Medic One Funded Projects
Foundation Course In Ophthalmology
Mr Martin Farrar
I was fortunate enough to receive funding to attend the Edinburgh Focus Course last year. This is a very popular course with a high demand for places and is run by the specialist registrars at the Princess Alexandra Eye Pavilion in Edinburgh.
Urgent eye conditions commonly present to the ED, particularly out-of-hours. These conditions can seem a mystery to many and coupled with the prospect of handling specialist ophthalmic equipment, are often approached with some trepidation.
In applying for the course I hoped to gain an insight into the management of common eye problems presenting to ED and also to gain additional competence in some of the diagnostic techniques and equipment that is used.
The Focus Course is mainly aimed at doctors commencing a career in ophthalmology but nurse practitioners, ED doctors and GP trainees are also made to feel very welcome. The course provided an ideal opportunity for me to interact closely with the ophthalmic specialists and others on the course and gain an understanding of how to approach common emergency presentations.
The great feature of this course is that it is a very much a hands-on practical course. There were lectures interspersed with a variety of practical sessions. This allowed consolidation of the information taught in each lecture. Skill stations were conducted in small groups of four delegates and plenty of time is allowed to practice on the equipment.
The Lectures covered a wide variety of subjects including, ophthalmic history taking, visual acuity testing, visual fields, and an introduction to slit lamp examination. Common problems such as lid abnormalities, blurred vision, and the red eye were also covered. Thereafter case based scenarios in small discussion groups were used to underline this teaching.
There course organisers also facilitated sessions in the ophthalmology clinic where selected ‘volunteer patients’ with specific pathologies attended for delegates to examine. I found this a particularly good way to highlight earlier teaching.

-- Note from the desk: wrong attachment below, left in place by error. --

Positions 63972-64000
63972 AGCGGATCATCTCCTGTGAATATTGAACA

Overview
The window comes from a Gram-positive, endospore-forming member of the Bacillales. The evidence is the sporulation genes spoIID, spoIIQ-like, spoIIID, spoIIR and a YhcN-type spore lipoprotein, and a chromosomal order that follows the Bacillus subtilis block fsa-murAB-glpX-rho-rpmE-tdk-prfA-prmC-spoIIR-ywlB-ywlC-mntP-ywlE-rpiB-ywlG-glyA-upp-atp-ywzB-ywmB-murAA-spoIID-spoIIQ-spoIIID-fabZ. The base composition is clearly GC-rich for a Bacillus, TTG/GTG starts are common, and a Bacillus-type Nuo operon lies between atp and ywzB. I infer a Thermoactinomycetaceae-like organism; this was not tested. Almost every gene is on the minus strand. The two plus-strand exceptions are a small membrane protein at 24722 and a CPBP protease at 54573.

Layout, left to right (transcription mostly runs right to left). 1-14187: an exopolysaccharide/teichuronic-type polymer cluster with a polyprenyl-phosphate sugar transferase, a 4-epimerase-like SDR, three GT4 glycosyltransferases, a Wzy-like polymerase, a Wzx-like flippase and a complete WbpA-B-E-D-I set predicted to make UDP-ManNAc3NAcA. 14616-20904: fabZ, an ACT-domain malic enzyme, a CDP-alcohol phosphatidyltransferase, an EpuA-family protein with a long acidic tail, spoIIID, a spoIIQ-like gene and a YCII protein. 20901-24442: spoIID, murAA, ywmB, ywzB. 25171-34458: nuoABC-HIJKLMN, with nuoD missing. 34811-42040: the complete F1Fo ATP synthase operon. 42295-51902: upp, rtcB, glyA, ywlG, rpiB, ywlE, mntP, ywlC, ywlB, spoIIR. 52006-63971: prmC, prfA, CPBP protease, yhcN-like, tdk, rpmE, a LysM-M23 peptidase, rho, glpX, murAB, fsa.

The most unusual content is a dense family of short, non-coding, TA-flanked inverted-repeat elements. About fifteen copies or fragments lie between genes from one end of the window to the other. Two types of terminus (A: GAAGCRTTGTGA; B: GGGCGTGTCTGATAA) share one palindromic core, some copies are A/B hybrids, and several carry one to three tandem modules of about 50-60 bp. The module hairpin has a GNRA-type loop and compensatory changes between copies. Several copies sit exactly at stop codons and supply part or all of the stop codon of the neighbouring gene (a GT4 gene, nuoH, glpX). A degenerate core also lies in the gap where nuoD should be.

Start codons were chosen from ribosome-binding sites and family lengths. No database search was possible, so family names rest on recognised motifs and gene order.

The course provided me with a great opportunity to develop my skills with some of the equipment that is used. This particularly applies to the Algerbrush tool, utilised for the removal of metallic foreign bodies and rust rings. The use of the Tonopen, an intraocular pressure measuring instrument, is another valuable asset to have when assessing a patient with suspected glaucoma. Additionally, I was able to gain a more detailed insight into the use of the slit lamp. These skills will enable me to improve the care I provide for patients and I am looking forward to sharing this knowledge with fellow nurse practitioners and other clinical staff.
The myriad of ophthalmic diagnoses and some of the acronyms used can sometimes be quite confusing and the use of diagnostic algorithms or decision trees can be helpful. Following the course I made some notes on some of the most commonly encountered clinical presentations and likely symptoms, for example, suspected iritis, retinal detachment, glaucoma etc. I intend to write these out more clearly as guide to help colleagues recognise and manage these problems.
The Focus Course was well organised and delivered in a friendly and relaxed atmosphere. The ophthalmologists demonstrated enthusiasm for their subject and successfully accommodated those with different learning needs offering additional practical training when required.
I would like thank both the staff at the Eye Pavilion for facilitating the course and the Medic One Trust, whose support enabled me to attend.